For the most part, though, it was not unlike any other nation’s capital: a modern city with significant public and private investment designed to attract international business and to make a good impression on visitors.
The city is full of new construction and green spaces towards its center. The outskirts of the city give way to older Soviet-style apartment blocks while the ger districts sprawl out onto the hills.
Mongolia's Government Palace stands in Suukbaatar Square in the center of the city, housing the office of the president, prime minister and national assembly. A grand statue of Chingiss Khan stands at its front entrance, flanked by his generals Muqali and Bo'orchu.
Most of Ulaanbaatar's exterior signage is either in English or in Mongolian and English, so for someone like me visiting, it isn't hard to figure out where I was going.
Like other parts of Asia, Yum Brands restaurants have a conspicuous footprint (Pizza Hut, KFC, and in an inronic twist, Lucky Sheep Mongolian Hot Pot, a Chinese brand acquired by Yum a few years ago).
I went to a local KFC on a desperate late night when nothing else was open; the quality was leagues better than you'd find in the USA.
Tom N Toms, a Korean company, is more or less the Starbucks of the city, with locations on nearly every corner. As I've experience in other parts of Asia, there is no drip coffee, and you get sort of an odd look when ordering when an Americano with no milk or sugar.
One year ago, the city began to host the Nightlight Street event each weekend on a section of Seoul Street in the western part of downtown Ulaanbaatar. Here, about a half kilometer of street is closed off and lights are draped overhead. Thousands of people relax to eat street food and drink beer every Friday and Saturday night. When opened, it was declared the first car-free street in Ulaanbaatar. As a central part to Ulaanbaatar's nightlife, I found myself back here three or four separate evenings during my stay.
No matter where you are in the world, you are near an Irish pub. In this case, I'm enjoying a pint of Chinggis (Genghis Khan) beer. Many things in this country are named after him, including the airport, this beer, a perfectly serviceable vodka that was only a few US dollars per liter, a major city thoroughfare, about a hundred restaurants including the one I am drinking this beer in and more than one bank. Though famous internationally for building the largest empire in human history, the Great Kahn is also largely individually responsible for establishing a united Mongolian identity. Nearly a thousand years ago, he brought disprate tribes together into a singular nation through his brilliance, diplomacy, cunning and ruthlessness, and one can draw a straight line from him to the culture that is largely intact to this day. I have to think that his role in bringing Mongolia together is probably more important to the people here than his foreign conquests, and that is why the country honors him. And so, he persists as the nation's cultural hero to this day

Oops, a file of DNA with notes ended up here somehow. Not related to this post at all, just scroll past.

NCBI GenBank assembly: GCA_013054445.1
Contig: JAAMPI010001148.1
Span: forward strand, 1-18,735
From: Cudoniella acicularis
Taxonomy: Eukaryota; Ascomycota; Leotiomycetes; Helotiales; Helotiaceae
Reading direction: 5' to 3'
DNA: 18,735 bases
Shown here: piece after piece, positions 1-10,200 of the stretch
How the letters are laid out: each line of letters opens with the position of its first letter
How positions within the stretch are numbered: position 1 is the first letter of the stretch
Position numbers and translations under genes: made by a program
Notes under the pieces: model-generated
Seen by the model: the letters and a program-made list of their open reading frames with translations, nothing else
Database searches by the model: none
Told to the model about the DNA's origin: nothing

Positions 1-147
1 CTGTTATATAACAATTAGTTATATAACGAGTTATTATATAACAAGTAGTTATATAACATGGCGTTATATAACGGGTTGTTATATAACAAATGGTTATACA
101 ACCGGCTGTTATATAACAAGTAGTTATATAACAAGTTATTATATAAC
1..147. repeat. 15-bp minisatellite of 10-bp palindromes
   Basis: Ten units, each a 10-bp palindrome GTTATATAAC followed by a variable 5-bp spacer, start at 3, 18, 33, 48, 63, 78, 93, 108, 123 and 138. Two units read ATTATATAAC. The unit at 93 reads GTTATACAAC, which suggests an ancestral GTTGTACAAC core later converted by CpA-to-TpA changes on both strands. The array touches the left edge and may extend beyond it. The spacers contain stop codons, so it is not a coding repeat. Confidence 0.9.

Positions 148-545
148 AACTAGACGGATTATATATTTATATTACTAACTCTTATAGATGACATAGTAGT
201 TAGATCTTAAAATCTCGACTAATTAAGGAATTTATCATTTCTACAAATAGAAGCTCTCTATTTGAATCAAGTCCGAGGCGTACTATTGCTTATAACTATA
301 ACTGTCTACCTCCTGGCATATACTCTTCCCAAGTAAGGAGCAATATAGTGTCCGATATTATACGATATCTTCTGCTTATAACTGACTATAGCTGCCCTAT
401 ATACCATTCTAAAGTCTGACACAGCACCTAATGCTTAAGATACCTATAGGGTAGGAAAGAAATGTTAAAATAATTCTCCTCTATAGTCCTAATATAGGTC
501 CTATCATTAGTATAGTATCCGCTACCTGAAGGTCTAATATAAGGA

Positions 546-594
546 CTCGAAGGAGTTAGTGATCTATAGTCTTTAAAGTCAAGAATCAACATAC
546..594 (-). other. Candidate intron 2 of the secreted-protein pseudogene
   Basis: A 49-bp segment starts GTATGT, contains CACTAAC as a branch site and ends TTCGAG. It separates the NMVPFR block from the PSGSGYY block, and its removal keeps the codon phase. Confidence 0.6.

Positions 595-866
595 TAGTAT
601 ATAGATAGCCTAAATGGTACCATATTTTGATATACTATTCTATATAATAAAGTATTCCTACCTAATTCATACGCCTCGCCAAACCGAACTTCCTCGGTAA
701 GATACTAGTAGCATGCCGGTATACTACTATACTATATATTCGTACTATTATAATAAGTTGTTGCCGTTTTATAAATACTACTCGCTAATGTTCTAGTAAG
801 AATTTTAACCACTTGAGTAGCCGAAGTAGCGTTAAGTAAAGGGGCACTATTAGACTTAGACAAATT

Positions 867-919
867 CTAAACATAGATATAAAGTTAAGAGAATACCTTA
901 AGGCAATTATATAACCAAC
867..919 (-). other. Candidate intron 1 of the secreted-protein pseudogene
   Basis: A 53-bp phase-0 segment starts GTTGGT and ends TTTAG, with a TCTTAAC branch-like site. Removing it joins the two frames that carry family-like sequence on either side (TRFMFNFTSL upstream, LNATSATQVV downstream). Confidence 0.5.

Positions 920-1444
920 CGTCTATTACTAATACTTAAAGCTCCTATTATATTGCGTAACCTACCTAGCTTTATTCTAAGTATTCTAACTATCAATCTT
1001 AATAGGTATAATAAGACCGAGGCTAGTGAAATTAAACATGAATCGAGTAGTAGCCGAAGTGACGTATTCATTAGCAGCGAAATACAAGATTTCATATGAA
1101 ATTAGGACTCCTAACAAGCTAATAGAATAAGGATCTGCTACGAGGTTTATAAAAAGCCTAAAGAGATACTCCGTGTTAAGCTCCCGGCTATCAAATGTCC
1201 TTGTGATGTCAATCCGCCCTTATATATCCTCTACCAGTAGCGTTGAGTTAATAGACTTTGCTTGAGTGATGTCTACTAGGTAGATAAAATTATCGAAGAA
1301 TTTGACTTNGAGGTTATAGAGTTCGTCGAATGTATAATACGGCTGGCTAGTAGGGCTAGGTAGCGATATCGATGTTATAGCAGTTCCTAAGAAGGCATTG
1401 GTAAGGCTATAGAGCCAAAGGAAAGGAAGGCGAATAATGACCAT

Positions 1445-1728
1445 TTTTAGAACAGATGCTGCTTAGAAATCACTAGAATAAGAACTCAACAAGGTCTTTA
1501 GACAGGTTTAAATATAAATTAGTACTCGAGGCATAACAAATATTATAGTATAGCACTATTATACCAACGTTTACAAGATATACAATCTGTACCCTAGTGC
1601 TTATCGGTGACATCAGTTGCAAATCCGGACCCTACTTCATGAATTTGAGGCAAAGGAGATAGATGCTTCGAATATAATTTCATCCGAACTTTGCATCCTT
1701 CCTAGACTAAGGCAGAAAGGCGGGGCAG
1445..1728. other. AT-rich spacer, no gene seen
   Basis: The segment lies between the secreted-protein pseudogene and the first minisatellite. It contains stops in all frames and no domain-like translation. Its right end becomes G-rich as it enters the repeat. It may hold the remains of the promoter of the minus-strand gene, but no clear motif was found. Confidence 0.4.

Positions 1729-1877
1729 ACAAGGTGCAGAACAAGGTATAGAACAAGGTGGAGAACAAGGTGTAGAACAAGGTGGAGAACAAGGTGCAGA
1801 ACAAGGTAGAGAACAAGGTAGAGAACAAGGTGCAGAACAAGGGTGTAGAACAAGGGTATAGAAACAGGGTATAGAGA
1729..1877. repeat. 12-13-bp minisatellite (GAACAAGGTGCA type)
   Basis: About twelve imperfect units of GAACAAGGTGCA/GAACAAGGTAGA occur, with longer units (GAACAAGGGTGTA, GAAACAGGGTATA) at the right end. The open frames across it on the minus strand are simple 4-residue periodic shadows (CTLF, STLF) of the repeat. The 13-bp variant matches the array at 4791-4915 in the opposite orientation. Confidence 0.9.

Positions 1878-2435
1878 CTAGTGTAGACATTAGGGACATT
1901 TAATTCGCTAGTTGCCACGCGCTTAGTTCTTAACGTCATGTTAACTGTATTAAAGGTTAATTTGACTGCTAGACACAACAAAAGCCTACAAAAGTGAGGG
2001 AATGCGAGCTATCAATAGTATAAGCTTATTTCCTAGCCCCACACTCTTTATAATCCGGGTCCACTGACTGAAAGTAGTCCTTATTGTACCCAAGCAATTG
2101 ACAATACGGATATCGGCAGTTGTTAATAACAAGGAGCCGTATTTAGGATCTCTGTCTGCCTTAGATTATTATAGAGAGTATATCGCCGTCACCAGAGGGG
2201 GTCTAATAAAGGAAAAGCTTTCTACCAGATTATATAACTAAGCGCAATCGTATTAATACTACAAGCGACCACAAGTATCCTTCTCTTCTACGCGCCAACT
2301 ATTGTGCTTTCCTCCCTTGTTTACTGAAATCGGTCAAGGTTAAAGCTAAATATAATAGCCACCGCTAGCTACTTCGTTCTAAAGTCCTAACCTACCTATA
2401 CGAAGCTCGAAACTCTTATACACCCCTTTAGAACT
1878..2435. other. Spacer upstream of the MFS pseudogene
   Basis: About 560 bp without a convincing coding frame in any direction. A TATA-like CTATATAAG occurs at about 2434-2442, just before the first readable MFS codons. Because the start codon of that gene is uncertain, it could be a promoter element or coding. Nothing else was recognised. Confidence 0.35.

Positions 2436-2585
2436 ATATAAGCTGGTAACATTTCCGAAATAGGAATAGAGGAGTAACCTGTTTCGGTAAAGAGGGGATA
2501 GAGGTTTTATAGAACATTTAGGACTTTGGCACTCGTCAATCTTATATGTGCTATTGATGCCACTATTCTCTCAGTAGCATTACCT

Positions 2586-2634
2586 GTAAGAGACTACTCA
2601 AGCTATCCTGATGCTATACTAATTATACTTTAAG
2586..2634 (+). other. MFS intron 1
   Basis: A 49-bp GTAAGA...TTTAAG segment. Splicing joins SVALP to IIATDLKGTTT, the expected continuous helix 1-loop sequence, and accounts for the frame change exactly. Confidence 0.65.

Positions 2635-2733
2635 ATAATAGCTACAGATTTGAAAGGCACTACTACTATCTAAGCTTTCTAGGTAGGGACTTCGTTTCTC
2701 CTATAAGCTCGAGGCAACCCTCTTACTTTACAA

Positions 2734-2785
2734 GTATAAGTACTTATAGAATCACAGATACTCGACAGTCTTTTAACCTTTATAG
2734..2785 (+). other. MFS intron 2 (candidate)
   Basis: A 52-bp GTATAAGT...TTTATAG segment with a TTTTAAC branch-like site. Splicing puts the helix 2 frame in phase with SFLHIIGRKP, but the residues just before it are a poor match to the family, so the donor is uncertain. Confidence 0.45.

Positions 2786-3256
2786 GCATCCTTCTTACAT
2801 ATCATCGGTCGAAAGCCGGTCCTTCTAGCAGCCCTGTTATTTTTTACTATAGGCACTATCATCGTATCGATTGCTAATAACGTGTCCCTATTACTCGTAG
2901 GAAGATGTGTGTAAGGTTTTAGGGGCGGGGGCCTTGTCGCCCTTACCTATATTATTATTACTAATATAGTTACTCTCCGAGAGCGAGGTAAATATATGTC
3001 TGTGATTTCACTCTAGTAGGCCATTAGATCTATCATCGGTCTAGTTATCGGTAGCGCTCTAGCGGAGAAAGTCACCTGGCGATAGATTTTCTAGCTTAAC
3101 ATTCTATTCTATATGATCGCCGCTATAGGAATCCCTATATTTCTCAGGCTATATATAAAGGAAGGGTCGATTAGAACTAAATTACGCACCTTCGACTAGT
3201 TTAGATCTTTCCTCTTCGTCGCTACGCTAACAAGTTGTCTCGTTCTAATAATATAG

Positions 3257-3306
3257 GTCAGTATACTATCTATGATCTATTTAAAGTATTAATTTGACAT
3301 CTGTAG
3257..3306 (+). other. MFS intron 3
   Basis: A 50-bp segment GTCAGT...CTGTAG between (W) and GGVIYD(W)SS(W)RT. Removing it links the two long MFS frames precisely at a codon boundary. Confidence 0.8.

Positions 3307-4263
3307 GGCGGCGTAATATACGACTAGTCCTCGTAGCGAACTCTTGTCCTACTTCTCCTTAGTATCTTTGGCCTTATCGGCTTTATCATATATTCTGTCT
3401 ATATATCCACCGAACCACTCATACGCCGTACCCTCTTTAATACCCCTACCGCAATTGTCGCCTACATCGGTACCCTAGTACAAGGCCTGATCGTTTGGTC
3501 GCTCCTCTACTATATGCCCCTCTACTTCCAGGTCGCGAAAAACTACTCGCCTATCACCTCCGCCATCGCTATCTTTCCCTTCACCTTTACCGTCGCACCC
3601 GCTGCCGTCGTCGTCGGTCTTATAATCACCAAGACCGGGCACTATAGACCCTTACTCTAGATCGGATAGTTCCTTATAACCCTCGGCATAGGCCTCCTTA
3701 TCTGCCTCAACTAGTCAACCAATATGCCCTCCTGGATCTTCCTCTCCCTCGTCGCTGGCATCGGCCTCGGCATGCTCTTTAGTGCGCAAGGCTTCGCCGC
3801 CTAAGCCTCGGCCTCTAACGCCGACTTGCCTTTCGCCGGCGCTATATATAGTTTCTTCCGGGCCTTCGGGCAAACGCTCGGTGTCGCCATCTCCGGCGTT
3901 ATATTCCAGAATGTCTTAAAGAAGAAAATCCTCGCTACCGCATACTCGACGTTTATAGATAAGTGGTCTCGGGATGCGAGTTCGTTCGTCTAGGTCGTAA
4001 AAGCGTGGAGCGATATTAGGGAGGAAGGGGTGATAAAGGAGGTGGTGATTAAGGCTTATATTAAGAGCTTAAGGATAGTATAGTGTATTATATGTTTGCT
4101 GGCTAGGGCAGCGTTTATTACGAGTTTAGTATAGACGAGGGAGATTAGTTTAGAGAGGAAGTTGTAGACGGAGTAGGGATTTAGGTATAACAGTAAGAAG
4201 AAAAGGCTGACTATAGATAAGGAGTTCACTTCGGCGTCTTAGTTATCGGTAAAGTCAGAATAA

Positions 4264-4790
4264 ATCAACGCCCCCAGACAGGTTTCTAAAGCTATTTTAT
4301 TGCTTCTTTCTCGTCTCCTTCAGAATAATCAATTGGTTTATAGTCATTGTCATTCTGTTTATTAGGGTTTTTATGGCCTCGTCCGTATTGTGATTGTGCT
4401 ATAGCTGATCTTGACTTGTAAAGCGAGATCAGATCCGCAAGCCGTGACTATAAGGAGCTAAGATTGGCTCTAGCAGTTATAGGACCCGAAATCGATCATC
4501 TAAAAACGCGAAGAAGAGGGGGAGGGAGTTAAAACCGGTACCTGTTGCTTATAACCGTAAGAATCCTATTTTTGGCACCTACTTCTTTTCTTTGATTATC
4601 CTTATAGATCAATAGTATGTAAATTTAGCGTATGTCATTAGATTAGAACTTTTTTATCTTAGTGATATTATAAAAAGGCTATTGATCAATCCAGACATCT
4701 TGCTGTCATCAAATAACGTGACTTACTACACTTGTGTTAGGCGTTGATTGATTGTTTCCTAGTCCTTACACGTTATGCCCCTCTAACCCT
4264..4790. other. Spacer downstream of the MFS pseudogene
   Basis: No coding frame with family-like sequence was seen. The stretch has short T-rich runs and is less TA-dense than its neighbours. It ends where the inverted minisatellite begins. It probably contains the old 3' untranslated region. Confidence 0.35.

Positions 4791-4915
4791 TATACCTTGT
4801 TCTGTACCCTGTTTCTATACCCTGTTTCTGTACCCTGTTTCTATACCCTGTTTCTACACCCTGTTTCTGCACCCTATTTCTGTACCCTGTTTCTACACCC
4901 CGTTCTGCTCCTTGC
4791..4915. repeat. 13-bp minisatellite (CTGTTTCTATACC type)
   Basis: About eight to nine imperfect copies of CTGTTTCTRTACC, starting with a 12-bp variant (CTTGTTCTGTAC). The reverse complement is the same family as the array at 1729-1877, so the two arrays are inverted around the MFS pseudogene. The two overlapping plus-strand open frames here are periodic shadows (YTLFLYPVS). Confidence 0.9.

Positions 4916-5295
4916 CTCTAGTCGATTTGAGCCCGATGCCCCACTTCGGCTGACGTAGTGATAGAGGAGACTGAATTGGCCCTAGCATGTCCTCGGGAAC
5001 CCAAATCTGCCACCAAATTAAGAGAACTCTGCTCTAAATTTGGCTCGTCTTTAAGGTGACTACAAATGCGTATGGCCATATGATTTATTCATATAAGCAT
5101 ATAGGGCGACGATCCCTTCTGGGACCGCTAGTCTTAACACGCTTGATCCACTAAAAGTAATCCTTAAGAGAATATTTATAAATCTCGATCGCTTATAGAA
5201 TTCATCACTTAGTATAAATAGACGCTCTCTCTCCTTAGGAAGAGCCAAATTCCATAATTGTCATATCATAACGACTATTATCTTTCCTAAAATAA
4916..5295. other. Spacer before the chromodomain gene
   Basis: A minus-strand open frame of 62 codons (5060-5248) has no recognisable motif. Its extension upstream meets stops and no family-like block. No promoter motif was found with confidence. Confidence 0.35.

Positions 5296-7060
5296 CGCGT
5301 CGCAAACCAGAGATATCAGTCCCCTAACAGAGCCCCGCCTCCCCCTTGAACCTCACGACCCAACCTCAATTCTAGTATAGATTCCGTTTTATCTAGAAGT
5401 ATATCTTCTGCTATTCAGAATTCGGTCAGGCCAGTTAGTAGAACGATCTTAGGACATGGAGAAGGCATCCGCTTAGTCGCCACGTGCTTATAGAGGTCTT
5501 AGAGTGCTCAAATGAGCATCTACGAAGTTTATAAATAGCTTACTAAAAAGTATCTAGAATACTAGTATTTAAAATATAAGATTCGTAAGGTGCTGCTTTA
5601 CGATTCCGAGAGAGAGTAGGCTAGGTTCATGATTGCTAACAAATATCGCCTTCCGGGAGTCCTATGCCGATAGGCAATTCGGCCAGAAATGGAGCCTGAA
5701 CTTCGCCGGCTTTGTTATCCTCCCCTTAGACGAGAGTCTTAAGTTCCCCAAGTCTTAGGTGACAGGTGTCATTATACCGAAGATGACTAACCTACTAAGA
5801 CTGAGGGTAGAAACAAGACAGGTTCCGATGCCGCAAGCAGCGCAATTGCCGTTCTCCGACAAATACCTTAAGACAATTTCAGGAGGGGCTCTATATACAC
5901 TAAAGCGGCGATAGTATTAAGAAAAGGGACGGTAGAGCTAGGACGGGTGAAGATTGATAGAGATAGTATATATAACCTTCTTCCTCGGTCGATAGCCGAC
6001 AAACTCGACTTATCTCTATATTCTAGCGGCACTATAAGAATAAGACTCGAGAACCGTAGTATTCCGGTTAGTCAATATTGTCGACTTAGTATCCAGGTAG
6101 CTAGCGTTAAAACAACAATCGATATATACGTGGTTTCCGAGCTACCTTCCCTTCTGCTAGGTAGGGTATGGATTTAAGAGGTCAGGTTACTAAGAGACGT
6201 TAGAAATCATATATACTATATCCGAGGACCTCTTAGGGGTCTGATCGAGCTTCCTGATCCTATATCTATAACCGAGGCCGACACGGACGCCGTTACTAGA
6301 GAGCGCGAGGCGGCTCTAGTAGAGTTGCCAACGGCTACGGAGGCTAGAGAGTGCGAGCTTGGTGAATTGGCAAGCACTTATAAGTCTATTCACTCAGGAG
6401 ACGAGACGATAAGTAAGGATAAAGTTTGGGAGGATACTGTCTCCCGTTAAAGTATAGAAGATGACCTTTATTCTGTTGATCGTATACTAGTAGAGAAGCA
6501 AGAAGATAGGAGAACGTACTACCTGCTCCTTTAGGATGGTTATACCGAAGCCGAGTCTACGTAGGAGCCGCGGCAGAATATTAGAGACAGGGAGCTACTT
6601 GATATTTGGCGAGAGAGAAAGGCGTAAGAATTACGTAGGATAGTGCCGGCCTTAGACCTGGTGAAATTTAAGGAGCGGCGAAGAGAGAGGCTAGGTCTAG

I had seats in the house for what turned out to be just about the most astonishingly gorgeous music I've ever heard. Various classical and original pieces were performed with an orchestra of mostly morin khuur, the national instrument of Mongolia. It is kind of like a violin with two long strings instead of four.
The soloist astonished me with his talents by performing Ave Maria entirely with overtones produced via throat singing. The orchestra behind him performed harmonies so lush I couldn't make sense of how they worked. The costumes were gorgeous and the entire ensemble changed outfits several times to fit the music. I can't say that his throat singing overtones produced the most beautiful version of Ave Maria I've heard. To be honest, the musical texture between the orchestra and his overtones was extremely odd. However, he was showing off, and the audience knew it, and as soon as he finished every single person in the theater sprung immediately to their feet.